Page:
GEP composer (BENEATH, DEPRAVED, BLACKOUT, WHITE TRASH, WILD RIDE) interviewed in Little Black Book:

Thinking in Sound: Will Bates on Searching for the ‘Eureka Moment’

Will> When I was 6 years old I sang the entire score of Star Wars to my parents. They promptly went out and bought me a violin which I then tortured them with until I was given a saxophone. So John Williams has a lot to answer for. When I first understood that one person had written all those melodies I was humming I realised that’s what I wanted to be when I grew up.

The first record I bought was Ennio Morricone’s score to The Good, The Bad And The Ugly. It’s become so ingrained in our pop culture, but to imagine that one person could combine all those colours and have them actually make sense is still amazing to me.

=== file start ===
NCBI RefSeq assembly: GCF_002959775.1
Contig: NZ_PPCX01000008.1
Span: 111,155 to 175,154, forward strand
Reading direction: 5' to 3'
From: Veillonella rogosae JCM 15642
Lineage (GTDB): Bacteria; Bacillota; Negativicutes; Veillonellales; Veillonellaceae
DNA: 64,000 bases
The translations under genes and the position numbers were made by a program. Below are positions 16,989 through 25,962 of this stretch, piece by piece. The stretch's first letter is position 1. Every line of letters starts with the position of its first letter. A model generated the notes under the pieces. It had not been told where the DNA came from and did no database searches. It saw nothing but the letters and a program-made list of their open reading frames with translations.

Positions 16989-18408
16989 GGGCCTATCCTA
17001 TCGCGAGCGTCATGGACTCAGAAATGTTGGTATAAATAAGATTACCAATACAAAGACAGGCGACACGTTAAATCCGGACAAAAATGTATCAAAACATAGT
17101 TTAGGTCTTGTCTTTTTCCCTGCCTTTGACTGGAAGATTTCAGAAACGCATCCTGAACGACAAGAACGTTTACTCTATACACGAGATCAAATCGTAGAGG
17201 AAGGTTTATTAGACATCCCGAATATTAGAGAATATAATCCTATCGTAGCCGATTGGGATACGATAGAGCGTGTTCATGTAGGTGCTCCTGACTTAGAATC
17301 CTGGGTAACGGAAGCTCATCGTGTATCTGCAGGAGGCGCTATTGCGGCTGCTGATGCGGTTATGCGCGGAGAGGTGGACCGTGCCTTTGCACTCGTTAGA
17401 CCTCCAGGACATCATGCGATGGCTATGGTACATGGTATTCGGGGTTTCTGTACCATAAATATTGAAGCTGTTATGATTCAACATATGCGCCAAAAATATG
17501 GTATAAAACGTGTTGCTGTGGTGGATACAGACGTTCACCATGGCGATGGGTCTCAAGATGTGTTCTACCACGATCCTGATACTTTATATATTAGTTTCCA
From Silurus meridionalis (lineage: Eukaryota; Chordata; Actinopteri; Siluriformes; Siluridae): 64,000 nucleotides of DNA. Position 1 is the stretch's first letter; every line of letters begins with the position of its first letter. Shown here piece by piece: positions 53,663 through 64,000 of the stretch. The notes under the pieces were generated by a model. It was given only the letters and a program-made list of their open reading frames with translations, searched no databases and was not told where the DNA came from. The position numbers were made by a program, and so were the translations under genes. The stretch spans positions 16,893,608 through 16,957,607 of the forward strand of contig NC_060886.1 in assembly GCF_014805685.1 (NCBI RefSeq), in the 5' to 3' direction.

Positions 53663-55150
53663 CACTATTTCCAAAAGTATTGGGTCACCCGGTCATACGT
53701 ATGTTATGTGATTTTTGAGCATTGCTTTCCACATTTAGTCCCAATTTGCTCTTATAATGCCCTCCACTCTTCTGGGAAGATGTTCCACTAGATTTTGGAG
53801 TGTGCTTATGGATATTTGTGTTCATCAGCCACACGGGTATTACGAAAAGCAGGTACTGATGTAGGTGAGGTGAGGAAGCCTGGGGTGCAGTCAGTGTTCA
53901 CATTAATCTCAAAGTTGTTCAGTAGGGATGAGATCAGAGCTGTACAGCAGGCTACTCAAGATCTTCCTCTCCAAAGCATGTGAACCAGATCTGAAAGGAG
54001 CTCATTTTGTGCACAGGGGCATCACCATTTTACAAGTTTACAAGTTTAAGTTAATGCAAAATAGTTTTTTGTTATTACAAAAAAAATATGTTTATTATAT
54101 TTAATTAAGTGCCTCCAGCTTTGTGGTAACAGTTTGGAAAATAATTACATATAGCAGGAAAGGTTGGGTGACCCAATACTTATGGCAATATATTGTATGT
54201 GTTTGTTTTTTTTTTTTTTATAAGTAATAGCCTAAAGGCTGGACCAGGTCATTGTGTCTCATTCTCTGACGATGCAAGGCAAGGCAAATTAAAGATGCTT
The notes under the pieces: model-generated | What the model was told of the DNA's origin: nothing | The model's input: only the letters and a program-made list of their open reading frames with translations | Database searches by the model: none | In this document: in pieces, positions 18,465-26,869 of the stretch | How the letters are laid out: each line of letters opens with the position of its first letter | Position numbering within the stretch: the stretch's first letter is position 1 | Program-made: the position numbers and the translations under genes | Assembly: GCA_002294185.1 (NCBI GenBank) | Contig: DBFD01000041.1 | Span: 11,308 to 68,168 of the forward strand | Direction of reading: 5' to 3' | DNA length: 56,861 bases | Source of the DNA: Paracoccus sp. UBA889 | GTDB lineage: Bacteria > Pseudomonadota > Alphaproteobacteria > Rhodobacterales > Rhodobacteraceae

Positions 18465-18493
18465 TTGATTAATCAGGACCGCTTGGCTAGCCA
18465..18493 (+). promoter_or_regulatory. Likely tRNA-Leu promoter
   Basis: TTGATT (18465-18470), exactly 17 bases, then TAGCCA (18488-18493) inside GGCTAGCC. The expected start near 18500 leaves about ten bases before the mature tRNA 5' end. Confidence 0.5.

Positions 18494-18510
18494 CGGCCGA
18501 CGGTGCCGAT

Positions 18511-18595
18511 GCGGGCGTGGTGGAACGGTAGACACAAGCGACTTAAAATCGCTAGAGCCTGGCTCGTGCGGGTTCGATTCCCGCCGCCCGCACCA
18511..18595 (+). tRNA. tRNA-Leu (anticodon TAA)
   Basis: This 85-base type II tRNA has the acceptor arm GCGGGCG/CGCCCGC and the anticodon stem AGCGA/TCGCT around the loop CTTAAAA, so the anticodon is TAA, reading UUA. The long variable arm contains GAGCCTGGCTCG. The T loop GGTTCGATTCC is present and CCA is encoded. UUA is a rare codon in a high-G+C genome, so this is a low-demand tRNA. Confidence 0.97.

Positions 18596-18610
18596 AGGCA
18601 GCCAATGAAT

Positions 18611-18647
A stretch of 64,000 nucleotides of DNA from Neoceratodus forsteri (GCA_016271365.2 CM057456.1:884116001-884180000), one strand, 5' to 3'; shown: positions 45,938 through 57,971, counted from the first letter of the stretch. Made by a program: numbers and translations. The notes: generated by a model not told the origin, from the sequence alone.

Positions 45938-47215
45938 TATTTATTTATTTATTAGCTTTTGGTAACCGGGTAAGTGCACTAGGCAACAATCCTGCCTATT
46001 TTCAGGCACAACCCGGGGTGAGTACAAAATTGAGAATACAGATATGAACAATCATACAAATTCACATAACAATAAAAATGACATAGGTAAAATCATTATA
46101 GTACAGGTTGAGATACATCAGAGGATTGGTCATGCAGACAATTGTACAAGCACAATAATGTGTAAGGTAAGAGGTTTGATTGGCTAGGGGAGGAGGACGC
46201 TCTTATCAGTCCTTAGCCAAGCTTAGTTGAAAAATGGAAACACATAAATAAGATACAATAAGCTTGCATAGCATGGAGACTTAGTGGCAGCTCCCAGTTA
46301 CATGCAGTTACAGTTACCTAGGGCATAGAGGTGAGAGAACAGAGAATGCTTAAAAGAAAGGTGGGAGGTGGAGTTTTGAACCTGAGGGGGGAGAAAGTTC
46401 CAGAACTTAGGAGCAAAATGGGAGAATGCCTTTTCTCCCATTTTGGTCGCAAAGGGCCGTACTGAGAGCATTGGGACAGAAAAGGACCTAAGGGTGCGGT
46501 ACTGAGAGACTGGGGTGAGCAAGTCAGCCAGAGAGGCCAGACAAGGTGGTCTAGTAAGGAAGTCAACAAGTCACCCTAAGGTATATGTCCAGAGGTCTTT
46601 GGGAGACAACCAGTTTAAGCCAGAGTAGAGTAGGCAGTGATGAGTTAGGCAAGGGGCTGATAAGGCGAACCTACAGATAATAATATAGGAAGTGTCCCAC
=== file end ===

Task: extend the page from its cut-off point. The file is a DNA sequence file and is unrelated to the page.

I adore Miles Davis. His constant re-invention, his use of negative space, his collaborations with Gil Evans are a huge inspiration. Again, all those amazing colours. Vangelis’ score to Bladerunner started an obsession with analogue synths, as well as listening to a lot of early Prodigy records and other house and techno of the late 90s that left its mark on me.

Will> My wife is a painter. And she shares this work ethic from Francis Bacon, that there is no true lightening bolt of inspiration. That moment only comes from regular work, and honing the craft through discipline is a route to true creativity. I think Brian Eno has a similar work ethic. And it doesn’t mean it can’t be fun and deeply rewarding, but I try to structure my work days with a similar attitude. 

Read full article at Little Black Book